Tiangong-2, Space Laboratory
Tiangong-2 was successfully launched from Jiuquan Satellite Launch Center on September 15, 2016. Tiangong-2 was not a permanent orbital station. It was to function as a test bed for key technologies for building a more permanent station. It was similar in appearance to the Tianhe core module above, however it lacked a docking node.
The Shenzhou-11 spacecraft arrived on October 19, 2016 with astronauts Jing Haipeng and Chen Dong aboard. During the mission, more than 60 scientific experiments and tests were conducted, including medical and on-orbit maintenance tests giving China valuable experience. The astronauts stayed for about 30 days, undocking on November 17, 2016, and returning to Earth. Tiangong-2 was de-orbited as planned on July 19, 2019. In April 2017, the cargo spacecraft Tianzhou-1 autonomously docked, demonstrating the ability to transport cargo and on-orbit propellant refueling.
Tiangong-1 was China's first prototype space station. It orbited Earth from September 2011 to April 2018, serving as both a crewed laboratory and an experimental test bed to demonstrate orbital rendezvous and docking capabilities. It also built on China's experience for the construction, management, and operation of space stations.
Tiangong-1 operated for two years and was visited by Shenzhou spacecraft. The uncrewed Shenzhou 8, successfully docked with the module in November 2011. The Shenzhou 9 crewed mission docked in June 2012. A third and final mission to Tiangong-1, the crewed Shenzhou 10, docked in June 2013. The crewed missions to Tiangong-1 were notable for including China's first female astronauts, Liu Yang and Wang Yaping.
China's Lunar Exploration Program
China's lunar exploration program is centered on the Chang'e Project named after the Chinese moon goddess Chang'e. The program has included orbiters and landers, but these are only a precursor to China's plans to develop a lunar colony near the southern pole of the Moon.
- - Find out about the Chang'e 5 mission at Astra's
International Lunar Research Station (ILRS)
The International Lunar Research Station (ILRS) is a lunar base currently being developed by the China National Space Administration and Roscosmos. ILRS will be built on the lunar surface or in lunar orbit that can be used to carry out scientific research, lunar exploration, resource utilization, lunar-based observation, and similar activities. The project will be "open to all interested countries and international partners". Stated timeline for the establishment of a lunar base is 2028.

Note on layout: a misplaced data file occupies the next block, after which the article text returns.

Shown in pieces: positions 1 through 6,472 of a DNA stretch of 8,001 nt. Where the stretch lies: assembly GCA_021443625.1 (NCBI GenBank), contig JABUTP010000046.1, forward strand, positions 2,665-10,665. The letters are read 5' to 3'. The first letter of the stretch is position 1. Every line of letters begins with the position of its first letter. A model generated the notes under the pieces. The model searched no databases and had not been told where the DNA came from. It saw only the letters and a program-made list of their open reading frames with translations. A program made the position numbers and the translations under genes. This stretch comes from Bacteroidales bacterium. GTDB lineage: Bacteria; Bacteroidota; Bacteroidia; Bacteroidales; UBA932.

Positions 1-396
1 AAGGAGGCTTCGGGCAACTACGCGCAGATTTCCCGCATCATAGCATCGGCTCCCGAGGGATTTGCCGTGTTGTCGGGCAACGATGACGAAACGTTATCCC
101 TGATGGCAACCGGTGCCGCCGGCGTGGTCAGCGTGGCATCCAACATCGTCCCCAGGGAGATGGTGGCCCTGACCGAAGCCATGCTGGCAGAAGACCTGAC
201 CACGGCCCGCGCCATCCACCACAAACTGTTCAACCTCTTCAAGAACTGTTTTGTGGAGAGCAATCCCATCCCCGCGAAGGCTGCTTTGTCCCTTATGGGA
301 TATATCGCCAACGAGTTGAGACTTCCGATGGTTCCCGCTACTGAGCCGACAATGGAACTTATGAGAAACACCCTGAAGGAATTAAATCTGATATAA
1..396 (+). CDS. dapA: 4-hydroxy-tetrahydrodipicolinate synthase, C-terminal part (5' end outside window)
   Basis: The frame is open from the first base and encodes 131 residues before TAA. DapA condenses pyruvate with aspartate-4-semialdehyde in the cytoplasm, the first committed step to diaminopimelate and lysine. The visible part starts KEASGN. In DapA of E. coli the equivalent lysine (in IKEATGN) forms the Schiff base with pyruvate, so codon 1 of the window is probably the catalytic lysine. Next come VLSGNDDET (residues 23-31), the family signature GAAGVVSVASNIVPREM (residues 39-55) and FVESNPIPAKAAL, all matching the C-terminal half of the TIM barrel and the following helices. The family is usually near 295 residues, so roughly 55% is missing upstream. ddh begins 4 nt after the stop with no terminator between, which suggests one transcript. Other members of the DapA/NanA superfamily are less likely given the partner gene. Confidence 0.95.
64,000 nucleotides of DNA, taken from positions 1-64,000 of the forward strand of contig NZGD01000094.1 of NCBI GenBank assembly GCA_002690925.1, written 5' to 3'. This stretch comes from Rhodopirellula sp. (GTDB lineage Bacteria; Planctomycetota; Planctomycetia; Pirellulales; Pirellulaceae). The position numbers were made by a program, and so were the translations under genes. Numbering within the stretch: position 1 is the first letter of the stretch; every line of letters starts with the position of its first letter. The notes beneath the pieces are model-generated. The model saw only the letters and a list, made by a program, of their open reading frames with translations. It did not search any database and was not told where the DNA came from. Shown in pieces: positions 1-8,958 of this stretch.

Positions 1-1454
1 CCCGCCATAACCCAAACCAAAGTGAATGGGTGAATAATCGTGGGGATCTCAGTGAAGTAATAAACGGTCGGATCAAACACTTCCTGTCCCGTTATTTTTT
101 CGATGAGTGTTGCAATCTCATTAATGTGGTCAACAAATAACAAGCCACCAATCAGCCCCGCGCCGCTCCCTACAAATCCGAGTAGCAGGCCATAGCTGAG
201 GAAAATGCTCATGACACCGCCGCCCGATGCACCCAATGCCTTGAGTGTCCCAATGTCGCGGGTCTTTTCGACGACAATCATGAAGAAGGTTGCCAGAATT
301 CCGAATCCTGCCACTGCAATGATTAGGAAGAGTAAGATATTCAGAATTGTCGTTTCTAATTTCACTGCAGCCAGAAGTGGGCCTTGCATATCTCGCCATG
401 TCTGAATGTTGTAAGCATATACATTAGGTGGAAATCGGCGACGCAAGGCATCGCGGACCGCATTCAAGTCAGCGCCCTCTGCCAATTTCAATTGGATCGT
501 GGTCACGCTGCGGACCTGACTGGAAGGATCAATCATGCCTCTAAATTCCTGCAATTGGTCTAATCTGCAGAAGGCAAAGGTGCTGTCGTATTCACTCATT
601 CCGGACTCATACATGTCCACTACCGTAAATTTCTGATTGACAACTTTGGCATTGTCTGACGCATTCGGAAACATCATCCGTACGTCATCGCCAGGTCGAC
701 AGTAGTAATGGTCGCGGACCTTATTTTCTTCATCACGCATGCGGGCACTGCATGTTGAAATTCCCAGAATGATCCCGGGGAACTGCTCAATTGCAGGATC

China published the International Lunar Research Station (ILRS) Guide for Partnership. This link might go to the document, but the latest version should probably be used.
Find out about Chang'e missions to the Moon on Astra's Guide to Lunar Exploration page.
China's Tianwen-1 mission's name means, Heavenly Questions. Launched from the Wenchang Spacecraft Launch Site in July 2020 on a Long March 5 rocket. Tianwen entered Martian orbit on February 10, 2021. The mission included the orbiter, a lander, the Zhurong rover, and three additional cameras. The mission's objectives include investigating Mars' surface geology and internal structure, search for indications of water, and characterizing the space environment and the atmosphere of Mars. On May 14, 2021, the lander successfully touched down at Utopia Planitia on Mars, making China the third nation to make a soft landing on Mars. The rover, named Zhurong, was successfully deployed on May 22, 2021. China was the first nation to successfully carry out an orbiting, landing and roving mission at Mars on its first attempt. Both orbiter and rover are still exploring Mars.
- - Find out about the Tianwen-1 mission at Astra's.
China is developing a Mars sample return mission, Tianwen-3. The mission would include a lander and an ascent vehicle that would launch on a Long March 5 in 2028, as well as an orbiter and return module to be launched separately on a Long March 3B. This timeline would mean the samples could be returned to Earth in July 2031.
China is planning a mission to Jupiter with the proposed name of Gan De. There are currently two different plans, the Jupiter Callisto Orbiter (JCO) and the Jupiter System Observer(JSO) have been discussed. In the JCO mission a spacecraft would enter a polar orbit about Callisto and may include a Callisto lander. That mission might end by sending the probe to the Sun-Jupiter L1 point at the conclusion of its primary mission. The intended timeline would see the mission to Jupiter launched by 2029.
Links for China in Space
Information on China's space program is a bit hard to find in the U.S. Because of this, Astra's Stargate has prepared this article. Yes, the information is there but most American citizens remain ignorant of the space exploration activities in China. (Many are not very informed about NASA's space program either.) There are a number of space news sites out there that can keep you informed on what is happening in space and going to them for information will be productive. Anyway, I hope these links can be of help when trying to discover what China has been doing in space.